In my twenties I got rid of the gun and have never owned one since.

    A younger kids we used to make pea-shooters from hollow stemmed plants and use wild berries for ammunition. Plenty of play-acting without using dangerous stuff! (As long as you knew which plants were poisonous and how to use knives responsibly!!)

    Perhaps these gun-toting “city-dwelling hunters”, never worked the hunter-gatherer/tribal warrior stage, out of their systems!



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  • Ad nauseam, I admire your Vulcan stance, I try to be like Spock sometimes when I am faced with a tough decision. My question is, what then would be a large enough number in order for it to be worthy of American government to do something about it? You say it’s 0.01%. Out of the population of the US, that’s a lot of people and in my view deemed worthy. Also, even if it was 0.0001%, why not try and do something about it when we know the root cause and know how to fix it? It will take time and effort, but if it’s to save human lives than it’s worth it. Especially since it would not harm the society in any significant way, at least not from what I can gather from my personal research and reading the comments here.



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  • For example, there was another article here some time ago of children that die because they are refused medical care due to their parents religious beliefs. Can’t remember the figure right now, but say it’s less than 0.01%, should we still do pressure the government to make this kind of behavior illegal?



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  • mombird
    Jun 23, 2015 at 12:10 pm

    The others indulge themselves in the cowboy mentality. Bang, bang shoot ’em up. Others are paranoid and a lot are criminals. None of these reasons are good enough to turn an entire country into a huge shooting range. It’s really sad.

    According to the International Hunter Education Association, approximately 1,000 people in the US and Canada are accidentally shot by hunters every year, and just under a hundred of those accidents are fatalities. Most victims are hunters, but non-hunters are also sometimes killed or injured. Although some other forms of recreation cause more fatalities, hunting is one of the few activities that endangers the entire community, and not just the willing participants.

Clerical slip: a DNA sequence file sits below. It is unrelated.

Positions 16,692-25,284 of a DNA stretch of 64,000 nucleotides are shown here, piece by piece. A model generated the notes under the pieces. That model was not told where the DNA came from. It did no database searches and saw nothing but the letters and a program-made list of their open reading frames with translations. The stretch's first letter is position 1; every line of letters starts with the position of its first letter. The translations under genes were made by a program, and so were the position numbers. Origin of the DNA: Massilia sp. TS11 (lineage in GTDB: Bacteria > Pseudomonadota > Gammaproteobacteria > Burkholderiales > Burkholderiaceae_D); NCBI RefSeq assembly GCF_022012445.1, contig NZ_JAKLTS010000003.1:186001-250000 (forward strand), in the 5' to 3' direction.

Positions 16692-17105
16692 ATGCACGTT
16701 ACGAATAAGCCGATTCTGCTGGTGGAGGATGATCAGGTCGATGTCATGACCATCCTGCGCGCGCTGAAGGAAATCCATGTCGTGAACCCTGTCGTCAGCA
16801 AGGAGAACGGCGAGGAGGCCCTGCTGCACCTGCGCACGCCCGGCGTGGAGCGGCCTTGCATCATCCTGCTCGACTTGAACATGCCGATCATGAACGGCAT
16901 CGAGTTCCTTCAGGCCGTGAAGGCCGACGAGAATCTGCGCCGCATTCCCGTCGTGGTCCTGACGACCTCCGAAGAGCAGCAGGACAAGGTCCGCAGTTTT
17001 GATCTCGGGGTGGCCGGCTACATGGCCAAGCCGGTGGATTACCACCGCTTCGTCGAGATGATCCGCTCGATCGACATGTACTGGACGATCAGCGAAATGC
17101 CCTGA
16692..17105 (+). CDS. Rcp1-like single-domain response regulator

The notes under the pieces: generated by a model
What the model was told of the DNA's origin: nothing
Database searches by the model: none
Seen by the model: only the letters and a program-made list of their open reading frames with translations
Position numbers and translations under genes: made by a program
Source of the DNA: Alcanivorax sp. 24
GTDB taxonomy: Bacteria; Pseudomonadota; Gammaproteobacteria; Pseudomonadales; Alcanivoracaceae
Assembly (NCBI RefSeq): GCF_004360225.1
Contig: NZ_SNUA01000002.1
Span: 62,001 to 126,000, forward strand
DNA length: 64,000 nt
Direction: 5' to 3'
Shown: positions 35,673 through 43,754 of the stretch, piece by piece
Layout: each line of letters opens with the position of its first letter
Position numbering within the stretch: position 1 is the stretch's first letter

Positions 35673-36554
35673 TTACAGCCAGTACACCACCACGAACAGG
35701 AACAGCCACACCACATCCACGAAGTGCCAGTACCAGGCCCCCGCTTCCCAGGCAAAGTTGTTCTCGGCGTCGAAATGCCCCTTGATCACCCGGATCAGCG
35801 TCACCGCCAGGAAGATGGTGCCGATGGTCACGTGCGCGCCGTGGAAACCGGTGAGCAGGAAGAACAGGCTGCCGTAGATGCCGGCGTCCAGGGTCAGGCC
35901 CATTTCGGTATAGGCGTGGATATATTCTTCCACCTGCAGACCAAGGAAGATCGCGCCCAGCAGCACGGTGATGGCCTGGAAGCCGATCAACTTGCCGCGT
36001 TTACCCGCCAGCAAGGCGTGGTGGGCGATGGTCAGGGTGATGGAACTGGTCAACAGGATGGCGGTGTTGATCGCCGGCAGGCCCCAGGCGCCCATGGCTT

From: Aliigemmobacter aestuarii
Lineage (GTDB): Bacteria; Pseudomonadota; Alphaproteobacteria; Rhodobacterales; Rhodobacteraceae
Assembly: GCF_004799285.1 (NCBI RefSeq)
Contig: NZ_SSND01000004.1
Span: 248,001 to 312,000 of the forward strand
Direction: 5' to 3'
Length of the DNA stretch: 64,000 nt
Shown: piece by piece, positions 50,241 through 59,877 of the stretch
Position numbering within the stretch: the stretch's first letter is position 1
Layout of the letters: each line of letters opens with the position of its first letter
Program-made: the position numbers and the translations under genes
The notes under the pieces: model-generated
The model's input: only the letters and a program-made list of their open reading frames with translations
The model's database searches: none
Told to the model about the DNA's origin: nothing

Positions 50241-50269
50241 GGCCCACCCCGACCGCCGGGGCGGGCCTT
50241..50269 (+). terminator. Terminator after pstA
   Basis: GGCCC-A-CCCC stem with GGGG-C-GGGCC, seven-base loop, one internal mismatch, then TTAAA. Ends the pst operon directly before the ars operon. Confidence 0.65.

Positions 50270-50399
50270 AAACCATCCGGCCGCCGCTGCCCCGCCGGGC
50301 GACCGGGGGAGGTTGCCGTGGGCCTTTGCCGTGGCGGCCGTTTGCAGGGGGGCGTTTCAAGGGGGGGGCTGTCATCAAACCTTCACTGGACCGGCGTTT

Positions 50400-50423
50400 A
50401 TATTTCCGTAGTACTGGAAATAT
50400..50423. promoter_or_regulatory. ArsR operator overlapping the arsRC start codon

http://www.ihea.com/_assets/documents/ihea1994.pdf

    The link provides a breakdown of the accident figures. – USA 1181, Canada 39.



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  • 78
    mombird says:

    Well the fucking statistics are wrong! Here in the little town I live in there have been more shootings per capita than there should be- and this a rural, peaceful, safe place to live. I don’t know if these shootings and killings work their way into the data base but they certainly work their way into our despair. Now put down the numbers and pick up your common sense! common sense of decency that is!



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  • 79
    mombird says:

    Don’t get me started on hunters! They like killing and since they can’t kill people and get away with it they kill animals. It seems to relieve the testosterone build up or something. It makes them feel productive and useful I guess. I don’t understand it myself. IMO, the hunter prey mentality is only good for war and war is good for nothing.



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  • 80
    mombird says:

    really even though I don’t own one, it comes down to me wanting the
    option to own a very portable and effective tool/weapon since there
    are situations in which it may aid in mine and my

    AND THE STATISTICS ON THOSE SITUATIONS ARE PROBABLY LOWER THAN THE KILL RATE YOU HAVE BEEN CLINGING TO!!!



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  • 81
    mombird says:

    Adnauseam- it is a metaphor. Do you not understand metaphor? Ok, I’ve got it now. This entire conversation/ debate has been undercut because you think like a computer and I think like a poet. You think concretely and I think abstractly. You nit pick the numbers I see the whole picture. Do you think we can meld our minds, Spock, to form one useful brain???



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  • 82
    mombird says:

    David- marry me! just kidding but you have said it well. There is no excuse for hunting except for the inadequate to get their rocks off, so to speak!



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  • First question, can you explain to me how to make the orange quotes? hehe

    If you find yourself stranded, most likely you will not have a gun on you. If you do, great, if you don’t, there are many ways to protect yourself and feed yourself, a gun would not be necessary. To bring stats into this, the situation you describe would probably happen way less than 0.01%, so essentially it would still be worth it.

    Doesn’t history show over and over again that having guns out of protection never works? Kids are more likely to play with it or you to commit suicide with it then it actually helps to protect your family. The response of many to what I just wrote is that they keep their guns in a secure part of the house, where it would be difficult to access. If that’s the case, then again it won’t serve much protection when you are assaulted because by the time it takes to get your gun from that secure location the robber probably already has a gun pointed at you. And again, without guns, the robber would not have a gun pointed at you. You might be thinking, the robber can get the gun from the black market, but guns are way more expensive and odds are the robber would just assault you with a knife. If a robber had that kind of money, he wouldn’t need to rob you. On a side note, wouldn’t an alarm system work better for protection rather than having a firearm? That’s what my family has done.